Peter Kelly, Director of the Scottish Poverty Alliance (which co-chairs the Scottish Living Wage campaign along with Scottish Trades Union Congress (STUC)) said:
“We welcome the growing commitment at all levels of government to the Living Wage and the role it can play in lifting people out of poverty strengthening and regenerating local communities.
“Scottish Councils are increasingly speaking out in support of ensuring that key contracts such as social care work which are undertaken by third and private sectors should be built upon a Living Wage guarantee.
“However, this will only become a reality if the Scottish Government and COSLA are able to agree an approach to procurement which makes this aspiration a reality”.
Dave Moxham, Deputy General Secretary of the STUC said:
“We believe that, either within the Procurement Reform Bill or in the associated guidance, the Scottish Government can make clear the enormous scope which exists for local authorities and other public bodies to require that payment of the Living Wage as a contract performance issue. This would remove the anomaly whereby thousands of workers in the non-direct sector undertaking work of equal importance to those employed by councils are paid less.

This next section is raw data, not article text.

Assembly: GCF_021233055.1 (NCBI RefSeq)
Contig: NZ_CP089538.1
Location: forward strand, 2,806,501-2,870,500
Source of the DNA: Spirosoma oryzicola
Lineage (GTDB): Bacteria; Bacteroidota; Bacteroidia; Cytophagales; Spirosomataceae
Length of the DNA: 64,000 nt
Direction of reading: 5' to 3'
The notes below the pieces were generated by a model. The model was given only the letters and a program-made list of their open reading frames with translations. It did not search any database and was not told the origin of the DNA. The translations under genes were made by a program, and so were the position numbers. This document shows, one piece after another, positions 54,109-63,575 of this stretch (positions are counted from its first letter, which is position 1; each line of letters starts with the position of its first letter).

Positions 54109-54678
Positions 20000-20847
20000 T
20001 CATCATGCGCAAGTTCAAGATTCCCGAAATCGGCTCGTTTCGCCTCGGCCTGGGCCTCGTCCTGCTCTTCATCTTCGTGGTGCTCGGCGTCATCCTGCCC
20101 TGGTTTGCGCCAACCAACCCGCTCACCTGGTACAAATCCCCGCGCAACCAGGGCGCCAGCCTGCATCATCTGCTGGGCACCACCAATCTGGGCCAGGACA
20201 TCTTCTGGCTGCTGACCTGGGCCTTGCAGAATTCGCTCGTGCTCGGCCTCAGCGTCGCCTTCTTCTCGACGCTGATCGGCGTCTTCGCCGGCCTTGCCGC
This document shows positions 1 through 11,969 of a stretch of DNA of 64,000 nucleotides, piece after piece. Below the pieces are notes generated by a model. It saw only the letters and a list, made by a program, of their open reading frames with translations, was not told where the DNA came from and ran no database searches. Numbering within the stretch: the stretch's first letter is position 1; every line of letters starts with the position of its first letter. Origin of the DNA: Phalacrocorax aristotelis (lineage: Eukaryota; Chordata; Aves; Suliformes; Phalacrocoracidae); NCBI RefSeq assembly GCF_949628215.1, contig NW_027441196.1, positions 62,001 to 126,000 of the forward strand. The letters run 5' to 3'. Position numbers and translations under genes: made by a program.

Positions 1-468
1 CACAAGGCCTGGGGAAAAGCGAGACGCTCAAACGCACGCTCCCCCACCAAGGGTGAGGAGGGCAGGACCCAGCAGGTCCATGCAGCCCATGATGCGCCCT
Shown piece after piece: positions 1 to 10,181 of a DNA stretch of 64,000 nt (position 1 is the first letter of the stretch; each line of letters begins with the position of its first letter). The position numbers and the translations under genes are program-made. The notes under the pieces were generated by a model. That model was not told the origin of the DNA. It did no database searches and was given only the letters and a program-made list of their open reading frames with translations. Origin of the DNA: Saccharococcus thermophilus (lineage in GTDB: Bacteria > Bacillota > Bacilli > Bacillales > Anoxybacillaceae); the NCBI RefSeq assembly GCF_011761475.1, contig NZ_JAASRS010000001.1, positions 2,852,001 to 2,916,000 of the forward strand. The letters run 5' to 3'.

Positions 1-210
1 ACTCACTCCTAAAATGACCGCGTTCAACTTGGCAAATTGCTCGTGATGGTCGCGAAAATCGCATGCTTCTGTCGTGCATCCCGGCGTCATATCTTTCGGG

“Of equal importance is the recognition that care providers will require adequate funding for contracts to ensure that they are able to maintain existing levels of service whilst paying the Living Wage as a minimum.
“We need a more radical approach to how the care economy in Scotland is valued in Scotland and paying the Living Wage in the care sector can play a part in challenging the historical undervaluing of ‘women’s work.’”
The Scottish Living Wage campaign will lobby MSPs at 11am on Thursday 7th November to press for the Living Wage to be included in the Procurement Reform Bill
STUC will host a roundtable discussion of key community care providers on Friday 8th November at which procurement will be a key area of consideration.
For further information contact Dave Moxham 0141 337 8100